Good girl Sandy Olsson (Olivia Newton-John) and greaser Danny Zuko (John Travolta) fell in love over the summer. When they unexpectedly discover they're now in the same high school, will they be able to rekindle their romance?
A town Marshal, despite the disagreements of his newlywed bride and the townspeople around him, must face a gang of deadly killers alone at high noon when the gang leader, an outlaw he sent up years ago, arrives on the noon train.
Nineteen-year-old Brooklyn native Tony Manero lives for Saturday nights at the local disco, where he's king of the club, thanks to his stylish moves on the dance floor. But outside of the club, things don't look so rosy. At home, Tony fights constantly with his father and has to compete with his family's starry-eyed view of his older brother, a priest. Nor can he find satisfaction at his dead-end job at a small paint store. However, things begin to change when he spies Stephanie Mangano in the disco and starts training with her for the club's dance competition. Stephanie dreams of the world beyond Brooklyn, and her plans to move to Manhattan just over the bridge soon change Tony's life forever.Written by
There were no special effects in the film, except for the smoke rising from the dance floor. Bill Ward, the film's sole gaffer, explains that it wasn't from dry ice or a smoke machine but a toxic mix of burning tar and automobile tires, pinched from a Bay Ridge alley." It created such heat and smoke that at one point they had to wheel in oxygen for John Travolta. The filmmakers also went to great trouble and expense--$15,000--to put lights in the dance floor, designed to pulsate to the music. The walls were covered with aluminum foil and Christmas lights. When the club's owner saw the dailies for the first time, he said, "Holy shit, you guys made my place look great!" See more »
Near the end of the movie, Stephanie lets Tony into her apartment. Tony walks in and stops in front of a yellow chair and in front of the first window. In the next shot, he is behind the yellow chair and in front of the second window. See more »
When the title appears on screen, it is done in the style of a neon sign. The word "Fever" is blinking. See more »
Saturday Night Fever has two ratings: The R-rated version is 119 minutes, it had contained the offensive language, nudity, and sexual content. In 1978, the film was re-issued as a 109 minute PG-rated version with extensive edits. This print removed all uses of 'fuck', 'cunt', 'shit', 'assholes', 'Jesus' and sexual dialogue references, as well as editing shots of the topless dancer, sex scenes in the car (notably the repeated rape of Annette), a groin kick and a head beating during the fight sequence, a shot of Tony waking and scratching his groin, and a closeup shot of a woman's breast on the poster in Tony's bedroom. See more »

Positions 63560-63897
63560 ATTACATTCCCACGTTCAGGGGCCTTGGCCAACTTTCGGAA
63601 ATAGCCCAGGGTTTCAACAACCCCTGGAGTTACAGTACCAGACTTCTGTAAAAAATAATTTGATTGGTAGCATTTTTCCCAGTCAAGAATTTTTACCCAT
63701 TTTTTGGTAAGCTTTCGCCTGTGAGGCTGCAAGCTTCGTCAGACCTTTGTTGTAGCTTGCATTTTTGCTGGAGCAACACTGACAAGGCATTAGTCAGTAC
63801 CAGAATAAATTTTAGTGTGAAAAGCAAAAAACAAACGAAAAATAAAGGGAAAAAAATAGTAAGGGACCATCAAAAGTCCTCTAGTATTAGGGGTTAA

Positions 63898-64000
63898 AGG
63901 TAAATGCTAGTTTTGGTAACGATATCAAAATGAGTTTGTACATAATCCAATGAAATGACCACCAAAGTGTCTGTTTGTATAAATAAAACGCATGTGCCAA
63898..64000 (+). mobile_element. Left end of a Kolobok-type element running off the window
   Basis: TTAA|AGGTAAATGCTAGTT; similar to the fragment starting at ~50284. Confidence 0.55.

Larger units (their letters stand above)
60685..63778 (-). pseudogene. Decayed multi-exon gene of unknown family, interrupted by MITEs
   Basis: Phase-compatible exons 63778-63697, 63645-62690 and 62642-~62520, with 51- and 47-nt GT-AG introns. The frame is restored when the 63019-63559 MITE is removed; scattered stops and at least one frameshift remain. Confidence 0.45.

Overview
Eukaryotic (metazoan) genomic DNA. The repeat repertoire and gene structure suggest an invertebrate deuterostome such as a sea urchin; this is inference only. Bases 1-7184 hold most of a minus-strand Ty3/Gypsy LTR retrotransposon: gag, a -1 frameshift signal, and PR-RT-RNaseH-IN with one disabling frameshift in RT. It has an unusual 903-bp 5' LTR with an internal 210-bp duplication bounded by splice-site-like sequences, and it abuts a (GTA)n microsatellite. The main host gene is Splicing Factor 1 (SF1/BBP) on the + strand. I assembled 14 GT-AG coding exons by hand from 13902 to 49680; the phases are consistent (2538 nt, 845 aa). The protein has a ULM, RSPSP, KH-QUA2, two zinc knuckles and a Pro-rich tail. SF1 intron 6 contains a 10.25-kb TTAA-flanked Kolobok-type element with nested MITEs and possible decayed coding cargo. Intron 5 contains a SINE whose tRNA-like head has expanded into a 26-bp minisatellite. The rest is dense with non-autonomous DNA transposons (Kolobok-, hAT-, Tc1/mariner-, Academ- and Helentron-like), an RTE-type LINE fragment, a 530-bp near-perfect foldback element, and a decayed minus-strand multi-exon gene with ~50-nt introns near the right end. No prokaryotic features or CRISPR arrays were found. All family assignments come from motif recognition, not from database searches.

On a purely visceral level, SNF is a joy to watch, as Travolta, Gorney, Pescow and others all demonstrate that they can move to the sound of the beat, and the music etched by the Bee Gees and others (don't miss out on the Trammps "Disco Infereno") provide a riveting backdrop for the performers to strut. However, on a more human level, the movie expresses in simple and sometimes violent terms, the struggle that kids on the edge of being adults face everywhere in this country and others -where do I fit in, how do I make my way in life? For Tony, the dance floor provides an outlet that undergirds his self esteem and gives him plenty of opportunities to score with chicks (Pescow even prompts him for sex by bringing the rubbers), but it does nothing to address his desire to make his mark as an adult. Living at home, kicking in for food, working at a paint store and blowing $20 or $30 a night at the 2001 Odyssey leaves a void that only becomes apparent when he meets Stephanie (Gorney) and tries his best to score with her by asking her to be his partner in the upcoming dance contest. It is a boy meets girl, boy gets girl? story, laced with compelling dialogue and subplots. PARENTS BEWARE: this movie features an extreme amount of profanity, a rape sequence, depicts women in a largely unfavorable light and contains a tough death scene.
In short, it is a movie that has stood the test of time since its release in 1977. It made Travolta a star (he was nominated for the Best Actor oscar as was Gorney for best supporting actress) and it deserves high marks on many levels. Please stay away from the sequel "Staying Alive". Stallone discards everything from the original but Travolta and the story is mundane and predictable.
Note: Rent the 25th anniversay DVD as it contains 3 deleted scenes and commentary from director John Badham, which offers insight into Badham's thought process as he directed and edited the movie.
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